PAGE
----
Inexplicable Cufflinks output FPKM variation
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Entering edit mode
6.9 years ago
Tobias ▴ 140

When we are using the cuffnorm program from the cufflinks suite and have a gtf file (say, x.gtf) and three BAM files (1.bam, 2.bam and 3.bam) we can call

cuffnorm x.gtf 1.bam 2.bam

and

cuffnorm x.gtf 1.bam 3.bam

When we consider the gene FPKM values, we obtain for the two calls outputs like

tracking_id q1_0 q2_0
ENSG00000000003.10 2.59667 32.8815
ENSG00000000005.5 0 0
ENSG00000000419.8 68.1701 76.2395
...

and

tracking_id q1_0 q2_0
ENSG00000000003.10 2.76372 14.1348
ENSG00000000005.5 0 0
ENSG00000000419.8 72.5559 38.017
...

Of course, the last gene expression column is related to two different BAM files, which explains its variation. However, the first gene expression column always corresponds to 1.bam, so in principle, we would expect it to be identical for both outputs. We do see, however, some variation.
Our questions are now: Why is that so? Is there some way to bypass that?

Many thanks for your help in advance!

rna-seq cufflnks cuffnorm • 2.4k views
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6.9 years ago

This is a feature, not a bug.

You should not expect the same values for a single sample when you perform normalization with other samples. In fact, that would defeat the whole purpose of normalization. The purpose of cuffnorm is to produce normalized expression values that can directly be used for statistics. To do that, it has to normalize the library sizes of the samples to each other. Since this process will necessarily incorporate all of the samples input, the output will necessarily vary with changes in the input samples.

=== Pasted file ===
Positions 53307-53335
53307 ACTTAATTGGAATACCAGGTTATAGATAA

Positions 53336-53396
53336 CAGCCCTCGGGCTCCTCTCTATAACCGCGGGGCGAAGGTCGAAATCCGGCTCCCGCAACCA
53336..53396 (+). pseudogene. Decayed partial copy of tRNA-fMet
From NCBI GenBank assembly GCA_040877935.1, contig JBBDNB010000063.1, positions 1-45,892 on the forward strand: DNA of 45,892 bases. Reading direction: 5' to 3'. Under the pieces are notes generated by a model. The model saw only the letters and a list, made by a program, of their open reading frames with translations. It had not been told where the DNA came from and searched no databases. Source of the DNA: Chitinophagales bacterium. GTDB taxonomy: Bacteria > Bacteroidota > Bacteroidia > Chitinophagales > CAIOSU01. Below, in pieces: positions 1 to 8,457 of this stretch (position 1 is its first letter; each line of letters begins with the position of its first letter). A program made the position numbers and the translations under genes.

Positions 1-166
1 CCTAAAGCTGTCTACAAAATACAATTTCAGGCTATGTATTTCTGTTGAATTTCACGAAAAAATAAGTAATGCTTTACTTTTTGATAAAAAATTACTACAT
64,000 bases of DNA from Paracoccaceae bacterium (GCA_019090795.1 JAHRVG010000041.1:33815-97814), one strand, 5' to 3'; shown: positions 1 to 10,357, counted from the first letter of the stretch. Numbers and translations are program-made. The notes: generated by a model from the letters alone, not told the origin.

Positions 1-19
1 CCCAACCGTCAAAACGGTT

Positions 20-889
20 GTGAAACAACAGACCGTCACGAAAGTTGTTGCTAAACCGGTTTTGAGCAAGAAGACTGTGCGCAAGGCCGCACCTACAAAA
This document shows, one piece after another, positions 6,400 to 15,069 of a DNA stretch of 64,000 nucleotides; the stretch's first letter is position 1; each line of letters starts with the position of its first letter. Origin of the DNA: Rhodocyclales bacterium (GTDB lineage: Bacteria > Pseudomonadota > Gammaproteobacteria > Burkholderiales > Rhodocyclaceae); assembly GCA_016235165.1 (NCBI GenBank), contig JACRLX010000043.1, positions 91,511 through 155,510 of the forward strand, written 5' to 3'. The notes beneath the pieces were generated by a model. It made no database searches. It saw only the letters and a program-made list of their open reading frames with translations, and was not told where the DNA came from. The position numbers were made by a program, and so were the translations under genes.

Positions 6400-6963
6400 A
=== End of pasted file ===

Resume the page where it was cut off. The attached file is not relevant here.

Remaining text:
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Hi Devon, many thanks for you comment.

Is there a way to obtain "abolute" FPKM values for each RNA-seq BAM file? If necessary, we might take another program than cufflinks, though after all I have heard cufflinks is pretty good for such purposes.

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You could just change the library normalization method to "classic-fpkm". Keep in mind that you then can't directly use the values for statistics.
 

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Hi Davon, what is meant here by statistics?

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Most people doing RNAseq want to look at differential expression and things like that. You can't reliably do those things (i.e., perform any comparative statistics) on raw FPKMs.

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That's very interesting. I have to analyze roughly 1000 RNA-seq datasets and each BAM file has a huge size (median 20 GB). What would be your way to the analyze all these files?

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It depends on the organism.

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It is human, hg19 annotation. Or would you suggest an entirely different software with which I can perform a gene expression analysis. In the end, after I processed these data I want to compare them to other already processed FPKM data from the TCGA consortium.

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If you intend to do the typical differential expression analysis, the just run featureCounts on the BAM files. You'll get the raw counts needed for downstream statistics from that.

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